Parenting is hard work. There are countless how-to books that give parents all sorts of advice on the best methods to raising their kids. But new parents aren’t required to take a test or become licensed, and actually, many people become parents without really being prepared. Even well-meaning parents, however, can end up with children that abuse alcohol or drugs, and these parents often wonder where they went wrong.
Some parents make idle threats to their kids or become wishy-washy when trying to discipline. Other parents take the opposite approach and become degrading toward their children, using overly harsh punishments and even abuse. Both of these types of extreme parenting are more likely to produce children that abuse drugs or alcohol.
Parents That Are Too Lenient
Sometimes we as parents forget to follow through with discipline, or we don’t realize how important it is. Some parents make threats to punish their child for offenses, but seldom carry them out when the child disobeys. Other parents don’t want to hurt their child’s feelings or cause conflict by scolding or punishing, so they let their child get away with anything. This type of parenting naturally produces kids and teens that think they can do what they want. Many of these kids see their parents more as friends than parents, and they may be the teens that openly do drugs or drink because they know their parents won’t care.
Parents need to set rules before their child gets to be a teenager, and follow through with appropriate punishments, in order to lay the groundwork for the difficult teenage years. Kids need to know that drugs and alcohol are absolutely not allowed, and that there are consequences to substance abuse.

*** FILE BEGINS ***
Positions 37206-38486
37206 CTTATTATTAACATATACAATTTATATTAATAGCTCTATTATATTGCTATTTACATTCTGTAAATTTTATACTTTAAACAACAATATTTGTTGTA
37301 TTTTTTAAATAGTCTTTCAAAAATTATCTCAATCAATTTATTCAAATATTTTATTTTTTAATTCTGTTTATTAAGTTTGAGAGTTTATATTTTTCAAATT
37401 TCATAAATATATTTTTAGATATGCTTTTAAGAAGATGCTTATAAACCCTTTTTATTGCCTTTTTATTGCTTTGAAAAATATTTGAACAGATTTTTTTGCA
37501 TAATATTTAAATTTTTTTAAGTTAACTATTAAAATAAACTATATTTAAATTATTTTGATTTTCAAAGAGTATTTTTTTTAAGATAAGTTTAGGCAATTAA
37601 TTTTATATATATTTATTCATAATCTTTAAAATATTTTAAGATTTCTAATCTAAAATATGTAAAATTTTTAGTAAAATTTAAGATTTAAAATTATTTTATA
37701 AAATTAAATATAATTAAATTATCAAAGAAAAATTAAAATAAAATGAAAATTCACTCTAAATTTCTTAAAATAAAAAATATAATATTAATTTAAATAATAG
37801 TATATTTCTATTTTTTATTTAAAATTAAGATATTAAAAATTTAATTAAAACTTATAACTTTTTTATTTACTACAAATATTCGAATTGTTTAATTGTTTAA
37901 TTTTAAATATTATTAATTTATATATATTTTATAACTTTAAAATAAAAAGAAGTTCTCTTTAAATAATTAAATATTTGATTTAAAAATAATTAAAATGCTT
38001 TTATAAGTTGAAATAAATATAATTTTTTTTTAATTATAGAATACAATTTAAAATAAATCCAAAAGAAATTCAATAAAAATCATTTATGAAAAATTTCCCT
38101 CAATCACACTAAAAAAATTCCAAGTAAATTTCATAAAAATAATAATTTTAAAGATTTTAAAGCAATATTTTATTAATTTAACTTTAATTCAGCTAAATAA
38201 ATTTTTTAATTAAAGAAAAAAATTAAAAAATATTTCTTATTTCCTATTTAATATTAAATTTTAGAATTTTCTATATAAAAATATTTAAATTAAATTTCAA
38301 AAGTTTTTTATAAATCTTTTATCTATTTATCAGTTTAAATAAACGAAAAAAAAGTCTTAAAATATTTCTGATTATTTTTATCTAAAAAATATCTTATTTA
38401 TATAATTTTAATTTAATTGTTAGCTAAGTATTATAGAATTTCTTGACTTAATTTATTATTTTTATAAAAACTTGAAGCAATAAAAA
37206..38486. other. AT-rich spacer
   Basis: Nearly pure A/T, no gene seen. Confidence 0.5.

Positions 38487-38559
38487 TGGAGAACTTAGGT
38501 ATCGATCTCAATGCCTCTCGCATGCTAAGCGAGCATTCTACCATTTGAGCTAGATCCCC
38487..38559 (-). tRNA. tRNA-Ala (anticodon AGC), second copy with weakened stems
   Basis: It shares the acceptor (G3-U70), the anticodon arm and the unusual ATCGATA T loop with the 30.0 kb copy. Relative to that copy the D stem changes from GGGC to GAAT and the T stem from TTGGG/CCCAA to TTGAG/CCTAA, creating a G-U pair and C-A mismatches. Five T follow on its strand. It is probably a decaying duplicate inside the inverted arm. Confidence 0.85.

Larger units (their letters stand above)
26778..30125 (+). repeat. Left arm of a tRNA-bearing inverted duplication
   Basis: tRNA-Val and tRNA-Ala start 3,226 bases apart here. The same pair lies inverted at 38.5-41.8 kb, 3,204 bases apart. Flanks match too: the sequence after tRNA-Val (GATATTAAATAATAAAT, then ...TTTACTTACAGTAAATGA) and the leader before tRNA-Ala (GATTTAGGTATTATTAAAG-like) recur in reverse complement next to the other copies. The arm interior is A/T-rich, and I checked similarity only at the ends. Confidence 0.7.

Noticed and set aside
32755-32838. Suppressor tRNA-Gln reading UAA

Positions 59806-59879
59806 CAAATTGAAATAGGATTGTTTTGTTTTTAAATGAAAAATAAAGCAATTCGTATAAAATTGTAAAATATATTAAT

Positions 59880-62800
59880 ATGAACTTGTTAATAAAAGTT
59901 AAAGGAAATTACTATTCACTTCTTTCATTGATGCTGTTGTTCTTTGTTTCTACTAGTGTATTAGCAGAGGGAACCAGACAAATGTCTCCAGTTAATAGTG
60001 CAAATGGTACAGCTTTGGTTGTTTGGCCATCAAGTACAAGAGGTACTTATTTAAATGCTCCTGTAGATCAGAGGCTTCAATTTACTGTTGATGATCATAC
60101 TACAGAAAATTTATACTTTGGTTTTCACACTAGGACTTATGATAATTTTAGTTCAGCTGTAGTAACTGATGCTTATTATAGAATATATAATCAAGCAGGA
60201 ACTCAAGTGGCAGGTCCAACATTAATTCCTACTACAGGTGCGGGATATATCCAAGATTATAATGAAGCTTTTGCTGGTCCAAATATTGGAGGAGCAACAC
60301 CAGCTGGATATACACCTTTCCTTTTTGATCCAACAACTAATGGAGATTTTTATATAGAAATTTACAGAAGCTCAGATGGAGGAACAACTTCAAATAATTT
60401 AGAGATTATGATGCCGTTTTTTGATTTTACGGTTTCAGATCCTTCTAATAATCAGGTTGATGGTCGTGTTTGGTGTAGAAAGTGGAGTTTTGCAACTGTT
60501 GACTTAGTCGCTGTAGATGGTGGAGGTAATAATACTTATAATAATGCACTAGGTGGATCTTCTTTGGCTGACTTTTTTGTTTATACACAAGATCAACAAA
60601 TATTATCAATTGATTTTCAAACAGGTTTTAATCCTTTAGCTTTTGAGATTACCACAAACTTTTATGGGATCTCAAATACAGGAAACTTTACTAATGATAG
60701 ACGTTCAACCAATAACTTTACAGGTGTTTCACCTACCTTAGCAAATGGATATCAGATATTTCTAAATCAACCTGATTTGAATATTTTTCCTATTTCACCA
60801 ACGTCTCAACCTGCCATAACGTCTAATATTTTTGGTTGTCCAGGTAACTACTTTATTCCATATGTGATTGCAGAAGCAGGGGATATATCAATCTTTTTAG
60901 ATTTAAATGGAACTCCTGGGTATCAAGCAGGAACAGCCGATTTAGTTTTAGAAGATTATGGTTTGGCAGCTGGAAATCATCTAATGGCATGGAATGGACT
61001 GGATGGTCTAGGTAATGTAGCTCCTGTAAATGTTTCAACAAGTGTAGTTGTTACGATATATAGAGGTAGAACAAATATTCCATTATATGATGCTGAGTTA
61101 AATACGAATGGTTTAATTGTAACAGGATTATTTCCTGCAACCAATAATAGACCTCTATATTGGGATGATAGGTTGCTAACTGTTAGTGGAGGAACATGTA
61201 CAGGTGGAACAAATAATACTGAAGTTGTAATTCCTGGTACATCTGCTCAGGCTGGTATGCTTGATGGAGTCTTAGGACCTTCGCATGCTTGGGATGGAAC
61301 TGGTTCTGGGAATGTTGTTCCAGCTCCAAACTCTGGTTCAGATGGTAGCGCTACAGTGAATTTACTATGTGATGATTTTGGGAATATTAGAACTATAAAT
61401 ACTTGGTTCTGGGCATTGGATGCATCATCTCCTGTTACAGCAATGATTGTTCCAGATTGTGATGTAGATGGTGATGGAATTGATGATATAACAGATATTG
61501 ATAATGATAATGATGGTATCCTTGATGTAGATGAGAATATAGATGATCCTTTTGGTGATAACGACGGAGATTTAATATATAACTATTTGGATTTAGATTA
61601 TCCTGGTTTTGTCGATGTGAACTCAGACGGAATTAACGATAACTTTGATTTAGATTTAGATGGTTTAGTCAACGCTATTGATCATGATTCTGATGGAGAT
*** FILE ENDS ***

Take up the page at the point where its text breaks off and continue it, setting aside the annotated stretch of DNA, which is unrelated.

Overly Strict Parents
Other parents jump on their kids for the smallest mistakes and continuously talk down to their children. A child whose parents are nagging all the time, setting unnecessarily strict rules, and even using abuse as punishment may also turn to substance abuse. These kids tend to feel so oppressed that at the first chance to rebel, they do so. Sometimes the kids will try drugs or alcohol to get away from their dysfunctional home, or to cause their parents pain. Others feel so hurt and abused already that getting in trouble for substance abuse can’t be much worse than what they already experience.
A conscientious parent will set firm, but fair rules, and teach their child to follow them. Parents should talk with their child about drug and alcohol abuse, and make the consequences to breaking the rules very clear. However, parents should have these kinds of talks with their child in a loving way, and help their child see the reasons behind the rules. Parents should explain the dangers of substance abuse, and help their child see that these rules are for their own good. Parenting is difficult, but by taking a step back and looking at what kind of parent we are, we can help our kids to grow up happy, healthy, and substance-free.